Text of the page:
For those that understand the reason why we swim, this blog post is for you - my top five swim spots in Mongolia:

Khovsgol Nuur 

Khovsgol Nuur National Park has Khovsgol Nuur, a beautiful fresh water lake, at its core. Lake Khovsgol is a spiritual place for Mongolians  where it is known as Dalai Ej - Mother Sea. 

It is a large, deep and ancient lake that is part of the Baikal Rift System. Located in the northernmost extension of Mongolia it is part of a transition zone where the southern reach of the monumental boreal forest meets the central Asian steppe (with a backdrop of a mountainous landscape formed by the Khoridol Saridag Range - an imposing rampart (primarily dolomite) with many peaks topping 3,000 meters in elevation).

For those that like statistics, the lake is 136 km long, 20-40 km wide, 260 m deep, and accounts for nearly 70% of all freshwater in Mongolia. The lake's surface lies at 1645 m above mean sea level. 

 It will be cold, but also clean and pure. 

Terkhiin Tsagaan Nuur 

I know this image shows little of the lake, but it puts the wilderness of the area into perspective. Terkhiin Tsagaan Nuur is a large freshwater lake in Arkhangai Aimag in central Mongolia. It has 10 tributary rivers and over 6000 hectares of wetlands of international importance. The numerous bays and peninsulas on the northern shore are home to Bar Headed Geese, Ruddy Shellducks and Northern Lapwings. It is one of 70 Important Bird Area’s (IBA) in Mongolia and part of the East Asian Australasian Flyway protecting migratory water birds. 

This for me is one of Mongolia's wildest, moodiest and most rugged of lakes. I am rather in love with it.

Khar Nuur

Khar Nuur is in Zavkhan Aimag which connects the Gobi Desert in the south with the western Khangai Mountain Range and the great lakes depression of the north west. It is unexpectedly beautiful. And off the beaten track. 

Ulaan Tsutgalan

The area surrounding Ulaan Tsutgalan was created by a series of volcanic eruptions (there are often different types of igneous rock lying on the surface – such as basalt and pumice stone which solidified from molten Magma after reaching the surface).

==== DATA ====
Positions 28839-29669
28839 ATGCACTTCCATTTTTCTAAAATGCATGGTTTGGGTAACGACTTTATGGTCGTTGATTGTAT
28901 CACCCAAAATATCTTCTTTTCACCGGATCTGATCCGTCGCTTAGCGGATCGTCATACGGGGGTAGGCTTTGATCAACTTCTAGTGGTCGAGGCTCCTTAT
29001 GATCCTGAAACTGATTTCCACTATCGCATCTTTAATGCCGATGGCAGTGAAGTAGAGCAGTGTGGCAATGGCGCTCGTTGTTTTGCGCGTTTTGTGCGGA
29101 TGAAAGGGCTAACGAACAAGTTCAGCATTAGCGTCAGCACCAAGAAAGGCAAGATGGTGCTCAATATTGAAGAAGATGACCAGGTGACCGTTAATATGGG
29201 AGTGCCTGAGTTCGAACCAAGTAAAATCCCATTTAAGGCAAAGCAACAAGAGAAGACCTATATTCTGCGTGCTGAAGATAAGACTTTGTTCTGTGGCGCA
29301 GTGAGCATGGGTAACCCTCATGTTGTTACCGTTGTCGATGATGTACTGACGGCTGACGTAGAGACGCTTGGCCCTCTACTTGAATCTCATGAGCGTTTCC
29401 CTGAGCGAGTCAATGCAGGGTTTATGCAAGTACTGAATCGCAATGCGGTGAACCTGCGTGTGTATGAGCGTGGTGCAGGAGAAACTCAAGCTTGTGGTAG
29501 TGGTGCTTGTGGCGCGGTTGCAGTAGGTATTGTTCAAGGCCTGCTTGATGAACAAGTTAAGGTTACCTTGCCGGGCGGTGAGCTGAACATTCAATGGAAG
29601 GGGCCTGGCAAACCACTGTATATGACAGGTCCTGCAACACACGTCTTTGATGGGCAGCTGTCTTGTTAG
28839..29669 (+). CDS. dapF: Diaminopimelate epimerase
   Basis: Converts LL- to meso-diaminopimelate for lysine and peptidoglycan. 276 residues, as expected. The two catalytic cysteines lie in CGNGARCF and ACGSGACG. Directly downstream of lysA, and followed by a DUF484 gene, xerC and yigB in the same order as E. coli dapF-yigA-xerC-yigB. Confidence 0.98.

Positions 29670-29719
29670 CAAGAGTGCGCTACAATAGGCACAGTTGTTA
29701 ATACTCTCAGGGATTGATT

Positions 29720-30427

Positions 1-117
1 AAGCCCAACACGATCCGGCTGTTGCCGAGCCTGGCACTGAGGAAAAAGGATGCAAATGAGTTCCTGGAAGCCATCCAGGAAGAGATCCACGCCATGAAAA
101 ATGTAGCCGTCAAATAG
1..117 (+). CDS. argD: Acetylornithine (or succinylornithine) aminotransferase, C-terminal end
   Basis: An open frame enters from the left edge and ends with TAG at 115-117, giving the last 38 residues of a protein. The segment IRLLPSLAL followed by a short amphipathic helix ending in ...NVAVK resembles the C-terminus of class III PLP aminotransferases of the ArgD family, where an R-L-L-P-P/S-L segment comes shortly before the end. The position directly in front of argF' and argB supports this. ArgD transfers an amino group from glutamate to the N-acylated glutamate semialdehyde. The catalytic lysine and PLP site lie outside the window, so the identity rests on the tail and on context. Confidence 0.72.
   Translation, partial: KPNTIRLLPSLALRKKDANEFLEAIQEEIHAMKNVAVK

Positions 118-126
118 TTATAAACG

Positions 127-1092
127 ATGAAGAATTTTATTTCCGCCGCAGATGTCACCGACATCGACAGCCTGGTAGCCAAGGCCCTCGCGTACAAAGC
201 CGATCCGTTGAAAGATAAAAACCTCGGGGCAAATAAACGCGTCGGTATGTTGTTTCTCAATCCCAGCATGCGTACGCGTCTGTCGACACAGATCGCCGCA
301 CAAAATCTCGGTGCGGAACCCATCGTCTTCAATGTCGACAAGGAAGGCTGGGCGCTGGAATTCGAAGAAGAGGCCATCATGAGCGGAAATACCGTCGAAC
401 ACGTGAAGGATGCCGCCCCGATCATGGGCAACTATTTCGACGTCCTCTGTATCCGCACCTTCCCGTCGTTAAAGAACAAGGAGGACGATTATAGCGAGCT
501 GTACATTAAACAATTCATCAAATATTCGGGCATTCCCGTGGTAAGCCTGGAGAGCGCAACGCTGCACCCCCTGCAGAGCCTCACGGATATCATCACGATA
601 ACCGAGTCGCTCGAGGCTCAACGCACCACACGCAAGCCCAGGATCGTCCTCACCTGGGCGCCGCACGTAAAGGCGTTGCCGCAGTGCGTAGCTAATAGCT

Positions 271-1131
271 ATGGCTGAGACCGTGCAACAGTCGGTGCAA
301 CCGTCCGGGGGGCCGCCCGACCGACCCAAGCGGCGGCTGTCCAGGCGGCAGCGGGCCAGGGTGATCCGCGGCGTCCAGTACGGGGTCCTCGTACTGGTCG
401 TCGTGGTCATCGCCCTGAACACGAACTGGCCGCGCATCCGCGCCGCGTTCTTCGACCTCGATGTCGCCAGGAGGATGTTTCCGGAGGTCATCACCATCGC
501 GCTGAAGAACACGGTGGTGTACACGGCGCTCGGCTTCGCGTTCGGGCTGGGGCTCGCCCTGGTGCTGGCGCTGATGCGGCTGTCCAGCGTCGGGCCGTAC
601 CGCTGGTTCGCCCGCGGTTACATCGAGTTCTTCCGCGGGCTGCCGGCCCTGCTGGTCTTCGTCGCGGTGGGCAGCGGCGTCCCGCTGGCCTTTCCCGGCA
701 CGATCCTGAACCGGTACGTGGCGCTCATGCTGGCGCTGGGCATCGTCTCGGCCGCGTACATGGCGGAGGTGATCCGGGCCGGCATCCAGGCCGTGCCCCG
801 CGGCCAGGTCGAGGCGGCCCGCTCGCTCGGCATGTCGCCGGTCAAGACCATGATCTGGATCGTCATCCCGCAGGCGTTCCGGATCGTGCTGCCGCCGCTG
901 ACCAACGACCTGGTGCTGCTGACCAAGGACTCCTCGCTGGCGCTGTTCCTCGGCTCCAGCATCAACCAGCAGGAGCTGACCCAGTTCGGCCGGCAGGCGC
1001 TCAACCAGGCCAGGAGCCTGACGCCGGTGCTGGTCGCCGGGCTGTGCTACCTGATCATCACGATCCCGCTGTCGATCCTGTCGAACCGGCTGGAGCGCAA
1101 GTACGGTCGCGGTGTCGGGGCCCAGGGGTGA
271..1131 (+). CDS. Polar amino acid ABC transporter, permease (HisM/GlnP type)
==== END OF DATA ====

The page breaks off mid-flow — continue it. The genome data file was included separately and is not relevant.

The  20-meter high waterfall is formed by a series of small streams and rivers including the Ulaan Gol. The plunge pool formed by the waterfall is a delightful swimming spot. It's popular, but there is enough to go around..

Khoton / Khurgan Nuur

Altai Tavan Bogd National Park in far western Mongolia can be divided into 2 regions, the Tavan Bogd Mountains in the northwest and the lakes area to the southeast. The lakes are fed by glacial melt and annual snow fall that flows into the Tsagaan Us Goland form the head waters of the Khovd River. There are three lakes - Khoton Nuur, Khurgan Nuur and Dayan Nuur. The western shore of Khoton Nuur, with the Chinese border providing a stunning backdrop is a particular favourite. 

And. If you're a swimmer or 'to go swimming' was on your 2017 resolutions list but doing regular lengths at the local pool is becoming a little dull, why not consider joining us on our Wild Swimming Mongolia experience this June.

Nine days (June 9th - 17th). An opportunity for you to come and experience a little of what Mongolia has to offer. And an opportunity to swim and train with the Mongolian Triathlon Federation and to (in the words of Ralph Waldo Emerson):

'Live in the sunshine, swim the sea, drink the wild air.'

Interested? Please just email for details (jess@eternal-landscapes.co.uk)

If you're interested in Mongolia but without the wild swimming element then why not pop across to the Eternal Landscapes Mongolia website and see what we're offering for 2017.

And because it's always good to mention, for safety tips on swimming, look at the Outdoor Swimming Society website. As always, thanks for listening.


3 February 2017

48 Hours In Mongolia

Seriously? 48 hours in the world's 19th largest country? For those travelling on the Trans-Mongolian this is sometimes the reality. Just what can you do?